Who is the Father of Constitution?
While the primary authorship of a vast array of documentations and publication may be cited with ease, the process of identifying the Father of the Constitution may prove to be a far more difficult task; the reasons for this are laden within the fact that Constitution of the United States of America is considered by most historians to be a communal effort with regard to its authorship.
The Constitution of the United States was the production of some of the most revered political and theoretical minds in existence at the time, which results in crediting a variety of these individuals with the respected title: ‘Father of the Constitution’.
What Did the Father of Constitution Do?
The Father of the Constitution is credited with the writing of The Constitution of the United States; a piece of legislature implementing and authorizing the legality facets applicable to the relationship between the Federal Government of the United States and the citizens of the United States. The Articles of Confederation was the preceding legal documentation under which legality was expressed within the newly-formed United States of America subsequent to the end of the Revolutionary War.
Candidates for the Title: ‘Father of Constitution’
The Father of the Constitution, a title bestowed crediting authorship of the Constitution of the United States applies to the following individuals:
Alexander Hamilton, who served as both a state representative from New York, as well a member of the Federalist Party, is one of the visionaries credited with the title of ‘Father of the Constitution’. Hamilton, alongside James Madison and John Jay, penned ‘The Federalist Papers’, which were a direct explication of the presumed inefficiencies within the Articles of Confederation; the Federalist Papers are considered to be the framework for the text of the Constitution of the United States.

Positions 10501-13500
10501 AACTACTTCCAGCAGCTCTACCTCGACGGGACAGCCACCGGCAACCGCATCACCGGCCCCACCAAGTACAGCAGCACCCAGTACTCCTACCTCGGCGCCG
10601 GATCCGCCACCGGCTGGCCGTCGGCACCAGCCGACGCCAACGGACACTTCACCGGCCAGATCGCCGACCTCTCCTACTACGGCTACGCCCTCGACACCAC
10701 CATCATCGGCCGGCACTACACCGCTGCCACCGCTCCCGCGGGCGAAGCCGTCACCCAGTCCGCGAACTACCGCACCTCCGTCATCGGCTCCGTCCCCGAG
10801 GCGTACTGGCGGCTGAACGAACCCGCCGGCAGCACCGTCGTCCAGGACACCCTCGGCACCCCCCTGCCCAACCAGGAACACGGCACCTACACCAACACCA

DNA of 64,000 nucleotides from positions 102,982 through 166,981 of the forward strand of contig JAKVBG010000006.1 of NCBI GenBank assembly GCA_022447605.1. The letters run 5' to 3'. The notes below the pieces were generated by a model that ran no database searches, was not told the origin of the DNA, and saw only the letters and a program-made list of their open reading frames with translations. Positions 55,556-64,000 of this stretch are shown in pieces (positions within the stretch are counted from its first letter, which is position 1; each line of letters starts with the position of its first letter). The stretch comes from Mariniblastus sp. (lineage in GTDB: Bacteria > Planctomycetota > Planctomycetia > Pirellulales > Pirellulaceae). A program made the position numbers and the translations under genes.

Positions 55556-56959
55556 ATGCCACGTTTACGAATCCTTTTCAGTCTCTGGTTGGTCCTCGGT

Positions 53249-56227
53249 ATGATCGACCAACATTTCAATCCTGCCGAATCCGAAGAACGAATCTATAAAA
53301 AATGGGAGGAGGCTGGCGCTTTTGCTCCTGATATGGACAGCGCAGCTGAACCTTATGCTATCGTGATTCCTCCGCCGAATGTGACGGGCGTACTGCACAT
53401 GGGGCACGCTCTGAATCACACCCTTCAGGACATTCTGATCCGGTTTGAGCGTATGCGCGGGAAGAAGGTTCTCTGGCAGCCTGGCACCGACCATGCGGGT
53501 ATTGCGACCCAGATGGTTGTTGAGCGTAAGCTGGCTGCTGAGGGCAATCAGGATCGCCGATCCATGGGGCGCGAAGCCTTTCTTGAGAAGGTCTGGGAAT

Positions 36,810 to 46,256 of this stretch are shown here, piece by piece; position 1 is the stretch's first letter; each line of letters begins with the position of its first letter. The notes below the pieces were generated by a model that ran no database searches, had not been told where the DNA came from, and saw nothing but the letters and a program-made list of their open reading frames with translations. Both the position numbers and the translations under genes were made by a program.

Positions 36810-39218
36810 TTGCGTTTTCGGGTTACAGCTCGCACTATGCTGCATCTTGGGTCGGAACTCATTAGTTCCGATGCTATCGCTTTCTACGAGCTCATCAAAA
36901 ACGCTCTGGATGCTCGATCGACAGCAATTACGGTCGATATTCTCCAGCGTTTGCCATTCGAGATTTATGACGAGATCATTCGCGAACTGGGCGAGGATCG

James Madison - alongside fellow Federalist Alexander Hamilton – is considered to be one of the individuals credited with being the Father of the Constitution. Madison’s political acumen and proficiency in his expression of political thought, ideology, and theory were applied through a vast amount of tenets expressed within the text of the Federalist Papers – and subsequently within the Constitution of the United States. James Madison is also credited with the creation of the Bill of Rights, which is an addendum to the Constitution of the United States illustrating adjustments and modification to the initial text of the Constitution.
Although Thomas Jefferson is credited as one of the individuals considered to be the Father of the Constitution, Jefferson was renowned for his recognition as the Father of the Declaration of Independence – the first political document adopted by the United States of America subsequent to their independence from England. John Adams is also mentioned as one of the many Fathers of the Constitution; however, like Thomas Jefferson, both men were undertaking diplomatic missions during the signing of the Constitution – as a result, neither of them were able to sign the document.
George Washington not only hosted the Mount Vernon Convention, but was also selected by his peers to head the Constitutional Convention in Philadelphia in 1787; as a result, his name is amongst the aforementioned with regard to their recognition of ‘Father of the Constitution’.